Sorry (live, 1991).

By late 1991, Hunt Sales was no longer the character who had come to public notice on Tin Machine. Then his brooding looks and shoulder-length locks had made him the Machine’s most striking visual, while his sardonic Catskill-comedian personality let him dominate interviews. Two years later, he looked washed out, vampirish, sporting a new set of tattoos, a crop of bleached hair and a pair of sunglasses seemingly affixed to his face. He still made wisecracks, acted the cut-up, but something was off about him at times. He had a nervous, jittery energy; he could seem like a man in a fever.

Bowie biographies generally concur that Hunt had issues with drugs around 1991, which would become a factor in the collapse of Tin Machine (David Buckley quoted Carlos Alomar that Bowie was “depressed because of his inability to deal with that drug problem…It’s a terrible blow when you find out one of the band members is lying to you and, most importantly, lying to himself“; Paul Trynka quotes Eric Schermerhorn, the rhythm guitarist on the 1991-92 tour: “I think [Bowie] watched Hunt self-destruct and I think it angered him, in that he was trying to help him.“). Bowie has never commented publicly about it, though the coldness of his post break-up statements—“Reeves Gabrels will continue to work with me. The Sales brothers will not”*—suggests that he thought a firm separation was required.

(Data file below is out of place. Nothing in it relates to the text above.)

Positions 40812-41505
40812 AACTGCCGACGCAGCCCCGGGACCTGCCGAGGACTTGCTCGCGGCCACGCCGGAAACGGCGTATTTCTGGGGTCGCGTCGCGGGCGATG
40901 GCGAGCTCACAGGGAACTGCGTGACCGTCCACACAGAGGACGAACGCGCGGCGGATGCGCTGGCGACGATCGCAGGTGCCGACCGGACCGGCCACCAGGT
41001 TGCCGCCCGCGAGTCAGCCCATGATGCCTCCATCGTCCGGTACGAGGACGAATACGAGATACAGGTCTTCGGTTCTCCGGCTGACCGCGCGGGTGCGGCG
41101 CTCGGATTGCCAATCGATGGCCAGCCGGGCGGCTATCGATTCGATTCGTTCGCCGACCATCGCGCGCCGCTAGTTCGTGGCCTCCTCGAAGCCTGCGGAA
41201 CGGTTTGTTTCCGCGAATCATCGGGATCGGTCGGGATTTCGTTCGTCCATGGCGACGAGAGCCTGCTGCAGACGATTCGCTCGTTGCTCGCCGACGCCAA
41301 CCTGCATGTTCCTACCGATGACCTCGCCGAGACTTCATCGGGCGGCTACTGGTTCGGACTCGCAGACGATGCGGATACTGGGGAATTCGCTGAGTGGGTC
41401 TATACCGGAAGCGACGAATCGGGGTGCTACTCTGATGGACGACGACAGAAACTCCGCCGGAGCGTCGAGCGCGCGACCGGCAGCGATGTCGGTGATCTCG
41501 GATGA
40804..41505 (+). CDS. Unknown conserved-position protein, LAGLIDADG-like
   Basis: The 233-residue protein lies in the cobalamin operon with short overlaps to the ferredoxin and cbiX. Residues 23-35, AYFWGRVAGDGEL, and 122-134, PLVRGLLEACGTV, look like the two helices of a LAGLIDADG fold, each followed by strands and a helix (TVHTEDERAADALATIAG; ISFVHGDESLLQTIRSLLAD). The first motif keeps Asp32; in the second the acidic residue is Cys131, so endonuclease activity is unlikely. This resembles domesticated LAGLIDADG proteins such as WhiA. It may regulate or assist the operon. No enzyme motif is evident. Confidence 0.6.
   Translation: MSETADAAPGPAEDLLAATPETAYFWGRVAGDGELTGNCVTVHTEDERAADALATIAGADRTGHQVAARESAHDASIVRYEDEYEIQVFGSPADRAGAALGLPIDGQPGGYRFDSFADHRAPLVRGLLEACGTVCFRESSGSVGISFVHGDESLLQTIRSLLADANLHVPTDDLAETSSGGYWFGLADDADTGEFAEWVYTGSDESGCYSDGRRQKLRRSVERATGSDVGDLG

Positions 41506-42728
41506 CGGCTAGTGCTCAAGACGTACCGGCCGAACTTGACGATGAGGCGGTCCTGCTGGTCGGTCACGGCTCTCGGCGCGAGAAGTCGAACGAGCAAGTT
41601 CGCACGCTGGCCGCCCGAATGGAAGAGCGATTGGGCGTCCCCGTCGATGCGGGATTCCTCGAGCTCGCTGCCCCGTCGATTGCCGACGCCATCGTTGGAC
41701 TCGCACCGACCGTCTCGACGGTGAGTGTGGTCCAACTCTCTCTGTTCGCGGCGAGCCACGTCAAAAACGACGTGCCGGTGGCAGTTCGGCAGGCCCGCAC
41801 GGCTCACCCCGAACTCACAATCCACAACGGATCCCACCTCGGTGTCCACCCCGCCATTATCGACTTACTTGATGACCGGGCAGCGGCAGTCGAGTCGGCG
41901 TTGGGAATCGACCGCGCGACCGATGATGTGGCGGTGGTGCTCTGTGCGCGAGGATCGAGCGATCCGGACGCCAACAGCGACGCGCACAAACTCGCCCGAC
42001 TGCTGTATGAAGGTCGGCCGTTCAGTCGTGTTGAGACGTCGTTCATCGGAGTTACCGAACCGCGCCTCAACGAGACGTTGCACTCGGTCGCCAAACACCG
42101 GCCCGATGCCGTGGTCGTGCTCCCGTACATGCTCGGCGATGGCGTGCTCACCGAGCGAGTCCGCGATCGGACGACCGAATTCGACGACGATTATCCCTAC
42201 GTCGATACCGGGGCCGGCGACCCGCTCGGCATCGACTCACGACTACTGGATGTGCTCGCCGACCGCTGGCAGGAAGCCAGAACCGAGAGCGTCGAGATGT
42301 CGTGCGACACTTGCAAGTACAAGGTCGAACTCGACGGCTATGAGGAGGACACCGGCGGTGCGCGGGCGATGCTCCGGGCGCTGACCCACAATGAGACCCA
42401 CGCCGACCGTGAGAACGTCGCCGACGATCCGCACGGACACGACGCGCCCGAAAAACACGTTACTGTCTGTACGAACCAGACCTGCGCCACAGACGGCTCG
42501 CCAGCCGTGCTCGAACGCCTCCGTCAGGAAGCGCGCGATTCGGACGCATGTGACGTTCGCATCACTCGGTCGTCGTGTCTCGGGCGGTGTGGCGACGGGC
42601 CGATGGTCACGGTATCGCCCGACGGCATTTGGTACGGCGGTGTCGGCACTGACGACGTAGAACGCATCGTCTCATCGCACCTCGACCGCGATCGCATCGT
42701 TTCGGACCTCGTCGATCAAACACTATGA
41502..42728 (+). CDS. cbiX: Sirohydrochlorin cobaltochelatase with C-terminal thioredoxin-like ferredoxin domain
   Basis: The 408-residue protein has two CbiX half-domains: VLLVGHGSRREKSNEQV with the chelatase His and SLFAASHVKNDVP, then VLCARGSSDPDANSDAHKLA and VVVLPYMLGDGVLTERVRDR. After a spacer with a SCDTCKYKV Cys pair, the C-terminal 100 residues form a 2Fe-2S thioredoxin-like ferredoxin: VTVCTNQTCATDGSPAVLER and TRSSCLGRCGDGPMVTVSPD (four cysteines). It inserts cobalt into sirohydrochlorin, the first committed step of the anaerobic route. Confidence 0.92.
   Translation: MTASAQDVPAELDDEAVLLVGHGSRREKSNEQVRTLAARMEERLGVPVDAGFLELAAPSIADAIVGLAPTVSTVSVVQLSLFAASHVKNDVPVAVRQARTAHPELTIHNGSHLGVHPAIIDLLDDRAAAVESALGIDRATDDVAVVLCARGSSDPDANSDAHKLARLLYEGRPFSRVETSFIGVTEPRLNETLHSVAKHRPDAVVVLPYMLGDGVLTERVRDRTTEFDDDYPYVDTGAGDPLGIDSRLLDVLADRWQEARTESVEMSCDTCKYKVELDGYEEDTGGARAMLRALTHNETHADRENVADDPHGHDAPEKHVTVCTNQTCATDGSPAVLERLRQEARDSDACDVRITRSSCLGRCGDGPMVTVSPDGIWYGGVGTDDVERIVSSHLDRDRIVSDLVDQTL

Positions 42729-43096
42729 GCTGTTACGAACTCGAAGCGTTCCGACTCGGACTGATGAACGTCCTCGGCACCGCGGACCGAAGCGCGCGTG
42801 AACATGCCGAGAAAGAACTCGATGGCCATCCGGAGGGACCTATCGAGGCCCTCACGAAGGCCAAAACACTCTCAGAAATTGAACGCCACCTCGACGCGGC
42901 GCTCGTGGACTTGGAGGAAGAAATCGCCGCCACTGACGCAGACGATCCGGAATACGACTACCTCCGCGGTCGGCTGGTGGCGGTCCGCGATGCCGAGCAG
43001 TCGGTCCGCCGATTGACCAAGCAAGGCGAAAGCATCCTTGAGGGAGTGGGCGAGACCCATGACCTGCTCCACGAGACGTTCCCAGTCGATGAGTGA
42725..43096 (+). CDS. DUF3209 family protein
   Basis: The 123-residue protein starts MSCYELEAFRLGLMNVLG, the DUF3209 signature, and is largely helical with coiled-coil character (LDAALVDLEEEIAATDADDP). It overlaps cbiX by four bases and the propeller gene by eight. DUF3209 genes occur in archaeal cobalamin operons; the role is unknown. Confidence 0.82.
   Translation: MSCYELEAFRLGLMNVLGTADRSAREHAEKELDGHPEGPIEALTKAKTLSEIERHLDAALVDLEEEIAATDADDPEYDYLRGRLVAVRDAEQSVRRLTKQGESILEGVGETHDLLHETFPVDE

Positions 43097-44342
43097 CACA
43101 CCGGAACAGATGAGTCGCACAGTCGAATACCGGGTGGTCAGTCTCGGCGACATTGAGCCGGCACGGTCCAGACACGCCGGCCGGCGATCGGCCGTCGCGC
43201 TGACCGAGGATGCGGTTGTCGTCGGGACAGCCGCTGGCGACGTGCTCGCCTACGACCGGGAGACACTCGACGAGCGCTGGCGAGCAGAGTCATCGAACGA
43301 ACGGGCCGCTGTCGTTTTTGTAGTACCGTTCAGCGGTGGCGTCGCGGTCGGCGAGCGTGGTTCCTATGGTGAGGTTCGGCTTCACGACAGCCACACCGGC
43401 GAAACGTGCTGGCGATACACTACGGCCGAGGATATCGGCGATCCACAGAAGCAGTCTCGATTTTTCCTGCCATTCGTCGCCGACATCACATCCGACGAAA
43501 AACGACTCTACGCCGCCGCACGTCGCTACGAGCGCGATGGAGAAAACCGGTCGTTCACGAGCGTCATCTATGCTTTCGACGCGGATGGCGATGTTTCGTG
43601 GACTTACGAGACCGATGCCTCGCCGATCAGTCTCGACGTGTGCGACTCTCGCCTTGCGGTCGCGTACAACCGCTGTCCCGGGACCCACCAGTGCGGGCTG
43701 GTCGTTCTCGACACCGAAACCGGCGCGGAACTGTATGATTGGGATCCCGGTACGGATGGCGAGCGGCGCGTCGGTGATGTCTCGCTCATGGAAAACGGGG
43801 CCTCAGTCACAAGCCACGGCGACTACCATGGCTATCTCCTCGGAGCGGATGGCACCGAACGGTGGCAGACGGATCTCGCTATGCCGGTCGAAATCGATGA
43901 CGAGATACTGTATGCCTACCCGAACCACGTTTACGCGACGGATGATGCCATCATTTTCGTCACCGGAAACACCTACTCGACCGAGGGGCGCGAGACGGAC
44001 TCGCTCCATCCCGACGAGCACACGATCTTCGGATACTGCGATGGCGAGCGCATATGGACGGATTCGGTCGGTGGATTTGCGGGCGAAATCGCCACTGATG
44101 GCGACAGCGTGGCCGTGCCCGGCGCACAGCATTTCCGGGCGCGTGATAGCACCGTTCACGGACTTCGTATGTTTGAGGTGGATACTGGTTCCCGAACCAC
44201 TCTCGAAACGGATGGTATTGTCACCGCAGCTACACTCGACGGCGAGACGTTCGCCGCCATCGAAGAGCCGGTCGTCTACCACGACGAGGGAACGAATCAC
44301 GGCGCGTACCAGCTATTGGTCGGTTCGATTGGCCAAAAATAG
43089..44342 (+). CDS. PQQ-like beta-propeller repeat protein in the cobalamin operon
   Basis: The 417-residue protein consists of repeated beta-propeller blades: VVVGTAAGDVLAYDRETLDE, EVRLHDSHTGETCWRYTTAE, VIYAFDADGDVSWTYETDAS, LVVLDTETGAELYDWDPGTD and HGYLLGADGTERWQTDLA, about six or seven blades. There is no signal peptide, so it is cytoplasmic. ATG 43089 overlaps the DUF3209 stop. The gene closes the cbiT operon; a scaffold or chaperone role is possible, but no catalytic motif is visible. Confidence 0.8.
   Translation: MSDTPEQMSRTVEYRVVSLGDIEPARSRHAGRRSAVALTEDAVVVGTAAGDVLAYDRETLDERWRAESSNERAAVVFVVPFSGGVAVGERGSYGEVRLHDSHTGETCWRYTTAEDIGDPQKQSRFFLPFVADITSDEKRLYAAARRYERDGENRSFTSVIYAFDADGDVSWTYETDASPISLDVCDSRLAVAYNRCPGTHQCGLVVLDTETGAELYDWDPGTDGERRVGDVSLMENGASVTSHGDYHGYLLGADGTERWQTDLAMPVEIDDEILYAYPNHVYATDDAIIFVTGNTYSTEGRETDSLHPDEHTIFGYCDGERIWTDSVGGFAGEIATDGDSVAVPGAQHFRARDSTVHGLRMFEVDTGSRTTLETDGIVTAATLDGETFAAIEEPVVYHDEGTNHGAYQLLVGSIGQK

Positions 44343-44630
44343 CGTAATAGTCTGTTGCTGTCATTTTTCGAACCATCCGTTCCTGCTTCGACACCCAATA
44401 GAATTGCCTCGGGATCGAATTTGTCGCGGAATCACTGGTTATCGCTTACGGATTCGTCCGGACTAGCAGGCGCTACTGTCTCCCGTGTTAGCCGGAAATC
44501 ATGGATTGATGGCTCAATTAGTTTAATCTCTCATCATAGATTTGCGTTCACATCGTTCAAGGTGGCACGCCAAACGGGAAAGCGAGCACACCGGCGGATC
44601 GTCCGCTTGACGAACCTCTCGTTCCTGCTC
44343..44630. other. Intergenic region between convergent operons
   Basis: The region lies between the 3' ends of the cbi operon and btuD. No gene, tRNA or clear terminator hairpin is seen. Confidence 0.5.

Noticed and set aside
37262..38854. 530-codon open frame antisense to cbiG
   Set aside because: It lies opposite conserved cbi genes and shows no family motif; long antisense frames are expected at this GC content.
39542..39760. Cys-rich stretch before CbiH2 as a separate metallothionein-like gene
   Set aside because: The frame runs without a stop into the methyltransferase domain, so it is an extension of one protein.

Bowie had become anti-drug by the time of Tin Machine II‘s release, especially once he had met Iman in late 1990 and had committed to clean life—he called himself “a former drug addict” in interviews and once snarled about the Happy Mondays: “you look at them with their pro-drug stance and you look at Magritte, who never touched anything other than a pipe in his life, and you wonder who came off better.” And as Tony Sales had been sober for over a decade, not even touching beer or wine, there was little sympathy for Hunt from even the fraternal quarter of the band.

So in this context, Hunt’s self-penned self-lament “Sorry” has some real pathos to it, especially at the start of the closing verse: I guess I’ve thrown it away. It’s a continual fuck-up’s apology, as pathetic as it’s desperate, and with a touch of defiance—after all, it’s the voice of the man who had intended to tattoo “It’s My Life, So Fuck Off” on his back (the pain proved too much even for Hunt, so he stopped after the first three words). So “Sorry” ranges from the classic melancholic key of B minor in the verses to a combative C major in the “I’m sorrrry!” refrain (via an odd shift from G major to G minor during the last pleas in the verses).